Hands-On Research with Rare Books and Ephemera
Student Commentary by Cassie Brand
¶ 1 Leave a comment on paragraph 1 0 When I heard about English 241: Archeology of Text, I was immediately excited. I had been working in Special Collections and Archives at Goucher College for about a year, and I knew the class would give me a chance to learn more about books and archives in a setting that would encourage discussions with my peers. When it came time to pick a collection for my final project, I decided to work with archival materials rather than books so that I could challenge myself.
¶ 2 Leave a comment on paragraph 2 0 While working in Special Collections, I had often walked by large blue boxes containing scrapbooks, but I had yet to look through them. When I began leafing through them, I found that I learned as much about Goucher College as I did about the women who put the scrapbooks together. Many of the scrapbooks had things in common, including Valentines, pressed flowers, calling cards, and photographs. But what intrigued me most were the dance cards. I had never before encountered dance cards, or even heard of them, even though I had been dancing all my life. Many of the dance cards were from the U.S. Naval Academy, a nearby all-male school in need of women with whom to dance. Goucher girls would often travel to Annapolis for the weekend dances and bring back dance cards as souvenirs.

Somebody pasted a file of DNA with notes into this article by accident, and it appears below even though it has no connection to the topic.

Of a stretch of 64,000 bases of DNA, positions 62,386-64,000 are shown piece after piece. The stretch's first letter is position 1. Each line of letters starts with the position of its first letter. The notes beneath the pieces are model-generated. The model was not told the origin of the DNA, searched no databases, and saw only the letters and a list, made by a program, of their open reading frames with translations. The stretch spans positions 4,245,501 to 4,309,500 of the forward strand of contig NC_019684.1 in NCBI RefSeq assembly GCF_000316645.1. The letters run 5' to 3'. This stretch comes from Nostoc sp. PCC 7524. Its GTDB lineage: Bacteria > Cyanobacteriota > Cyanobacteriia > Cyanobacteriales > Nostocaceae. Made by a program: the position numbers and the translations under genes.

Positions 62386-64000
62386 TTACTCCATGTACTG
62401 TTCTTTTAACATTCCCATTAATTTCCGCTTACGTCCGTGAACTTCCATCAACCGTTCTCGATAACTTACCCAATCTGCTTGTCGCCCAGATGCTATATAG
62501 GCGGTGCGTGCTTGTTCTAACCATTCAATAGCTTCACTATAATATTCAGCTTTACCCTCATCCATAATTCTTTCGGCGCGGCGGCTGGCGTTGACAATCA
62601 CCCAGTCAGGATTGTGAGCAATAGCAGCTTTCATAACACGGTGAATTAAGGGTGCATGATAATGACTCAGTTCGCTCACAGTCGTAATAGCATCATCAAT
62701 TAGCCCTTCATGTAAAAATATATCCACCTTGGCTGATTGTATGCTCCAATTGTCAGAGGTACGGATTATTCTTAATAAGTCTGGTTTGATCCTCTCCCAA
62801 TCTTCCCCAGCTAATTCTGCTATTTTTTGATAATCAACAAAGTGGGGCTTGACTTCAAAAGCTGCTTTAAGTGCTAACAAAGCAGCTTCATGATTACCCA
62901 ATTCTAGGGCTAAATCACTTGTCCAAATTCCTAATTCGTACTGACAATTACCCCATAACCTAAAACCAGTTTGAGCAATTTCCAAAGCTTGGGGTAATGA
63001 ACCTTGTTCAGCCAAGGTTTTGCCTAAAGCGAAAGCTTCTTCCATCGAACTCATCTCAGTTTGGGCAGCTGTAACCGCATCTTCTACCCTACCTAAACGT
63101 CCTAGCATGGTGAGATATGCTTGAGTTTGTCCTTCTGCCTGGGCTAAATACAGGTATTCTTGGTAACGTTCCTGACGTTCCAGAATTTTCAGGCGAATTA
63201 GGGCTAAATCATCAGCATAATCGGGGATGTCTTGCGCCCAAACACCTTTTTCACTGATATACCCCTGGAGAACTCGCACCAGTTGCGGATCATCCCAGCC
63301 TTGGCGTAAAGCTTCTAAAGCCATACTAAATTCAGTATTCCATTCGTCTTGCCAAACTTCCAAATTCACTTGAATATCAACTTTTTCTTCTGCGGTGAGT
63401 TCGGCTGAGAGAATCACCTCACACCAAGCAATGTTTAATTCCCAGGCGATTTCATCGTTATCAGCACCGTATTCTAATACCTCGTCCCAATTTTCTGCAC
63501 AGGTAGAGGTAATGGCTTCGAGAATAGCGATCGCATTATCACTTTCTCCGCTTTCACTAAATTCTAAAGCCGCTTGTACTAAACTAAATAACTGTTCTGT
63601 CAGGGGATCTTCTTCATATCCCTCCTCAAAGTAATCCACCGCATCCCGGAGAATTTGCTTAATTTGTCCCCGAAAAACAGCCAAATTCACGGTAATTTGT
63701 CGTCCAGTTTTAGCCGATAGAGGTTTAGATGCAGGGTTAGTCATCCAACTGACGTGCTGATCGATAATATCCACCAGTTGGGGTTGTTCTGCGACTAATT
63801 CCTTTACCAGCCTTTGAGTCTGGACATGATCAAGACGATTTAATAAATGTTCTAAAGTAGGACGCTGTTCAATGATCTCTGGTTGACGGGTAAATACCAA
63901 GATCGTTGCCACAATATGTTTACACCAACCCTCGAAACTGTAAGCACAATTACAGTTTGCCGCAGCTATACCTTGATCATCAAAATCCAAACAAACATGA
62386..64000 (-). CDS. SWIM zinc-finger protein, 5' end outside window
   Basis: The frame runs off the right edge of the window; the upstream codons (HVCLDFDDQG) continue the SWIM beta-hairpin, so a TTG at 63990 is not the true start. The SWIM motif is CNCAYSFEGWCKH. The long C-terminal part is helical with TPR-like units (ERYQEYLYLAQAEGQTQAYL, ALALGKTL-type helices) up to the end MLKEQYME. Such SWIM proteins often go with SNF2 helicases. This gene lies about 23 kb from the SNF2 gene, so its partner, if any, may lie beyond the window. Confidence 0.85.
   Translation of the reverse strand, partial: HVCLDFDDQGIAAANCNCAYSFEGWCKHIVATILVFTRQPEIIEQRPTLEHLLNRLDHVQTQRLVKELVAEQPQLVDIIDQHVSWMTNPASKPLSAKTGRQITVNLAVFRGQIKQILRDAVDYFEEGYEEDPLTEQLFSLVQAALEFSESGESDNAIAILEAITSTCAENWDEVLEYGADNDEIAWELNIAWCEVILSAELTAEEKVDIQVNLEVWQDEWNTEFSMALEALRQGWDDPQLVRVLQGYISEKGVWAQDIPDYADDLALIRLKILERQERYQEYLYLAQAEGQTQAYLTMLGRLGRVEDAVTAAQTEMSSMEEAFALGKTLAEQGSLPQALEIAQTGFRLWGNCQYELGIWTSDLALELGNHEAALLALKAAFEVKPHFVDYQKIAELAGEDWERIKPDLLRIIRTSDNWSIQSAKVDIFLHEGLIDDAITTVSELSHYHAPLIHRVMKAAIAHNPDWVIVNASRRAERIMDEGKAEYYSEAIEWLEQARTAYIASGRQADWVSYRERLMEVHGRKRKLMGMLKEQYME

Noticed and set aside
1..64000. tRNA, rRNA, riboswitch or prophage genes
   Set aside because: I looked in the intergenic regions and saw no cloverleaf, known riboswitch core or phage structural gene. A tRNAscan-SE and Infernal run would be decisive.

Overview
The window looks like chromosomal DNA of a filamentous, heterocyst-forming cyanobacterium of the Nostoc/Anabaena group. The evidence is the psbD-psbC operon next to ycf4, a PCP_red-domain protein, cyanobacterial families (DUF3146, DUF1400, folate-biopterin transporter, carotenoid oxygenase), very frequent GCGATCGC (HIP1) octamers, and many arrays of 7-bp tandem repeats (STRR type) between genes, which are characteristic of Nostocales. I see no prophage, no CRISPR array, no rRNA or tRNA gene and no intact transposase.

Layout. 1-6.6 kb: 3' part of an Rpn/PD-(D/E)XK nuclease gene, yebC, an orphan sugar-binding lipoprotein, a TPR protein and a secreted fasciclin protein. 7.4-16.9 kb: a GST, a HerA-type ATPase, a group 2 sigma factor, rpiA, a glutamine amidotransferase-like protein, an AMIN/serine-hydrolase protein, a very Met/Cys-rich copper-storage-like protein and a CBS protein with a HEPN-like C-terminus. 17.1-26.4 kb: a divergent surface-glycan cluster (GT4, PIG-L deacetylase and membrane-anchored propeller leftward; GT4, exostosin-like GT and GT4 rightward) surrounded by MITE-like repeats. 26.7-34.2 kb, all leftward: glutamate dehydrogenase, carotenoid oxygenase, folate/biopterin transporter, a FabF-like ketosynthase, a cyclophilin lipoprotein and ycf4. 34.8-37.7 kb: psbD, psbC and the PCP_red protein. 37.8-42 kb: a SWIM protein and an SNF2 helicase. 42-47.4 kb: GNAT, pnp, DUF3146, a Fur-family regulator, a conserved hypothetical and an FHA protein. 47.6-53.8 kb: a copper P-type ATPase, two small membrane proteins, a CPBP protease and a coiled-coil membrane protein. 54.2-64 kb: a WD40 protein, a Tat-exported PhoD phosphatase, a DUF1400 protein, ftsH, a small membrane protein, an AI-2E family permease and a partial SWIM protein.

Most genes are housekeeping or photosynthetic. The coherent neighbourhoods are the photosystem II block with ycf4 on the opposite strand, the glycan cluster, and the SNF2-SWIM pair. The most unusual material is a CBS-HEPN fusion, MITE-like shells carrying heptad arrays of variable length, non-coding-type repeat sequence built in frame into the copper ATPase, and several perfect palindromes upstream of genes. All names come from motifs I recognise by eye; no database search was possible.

¶ 4 Leave a comment on paragraph 4 0 When I began researching these cards, I found very little information. I went to all of the reference librarians I could find, but even they had difficulties because very few secondary sources were available. I looked through all the etiquette books I could get my hands on and even asked people to tell me what they knew about dance cards. Those who knew of them provided me with the basic information I needed to study the cards.
¶ 5 Leave a comment on paragraph 5 0 I contacted the U.S. Naval Academy Archives, and with the help of Nancy Magnuson, Goucher College Librarian, I made an appointment to see their collection. There I found an almost complete run of dance cards from the Farewell Ball, which was held every year after graduation. Some were blank, some were filled in, some contained photographs, and some still had their tiny pencils attached. Looking through the cards, I found that they could be studied in several ways. One could examine print history, dance history, social history, or even one woman’s history of dance partners. The first and last dance cards were so drastically different that I chose to look at how the cards changed over the years. I found that the cards’ modifications reflected the changes in social dances.
¶ 6 Leave a comment on paragraph 6 0 Though I have not yet returned to the dance card collections to study them further, they have never been far from my mind. I am still trying to convince people that dance cards are brilliant and should be reinstated for social events. Dance cards remain an interest of mine, and I would love to eventually write their complete history.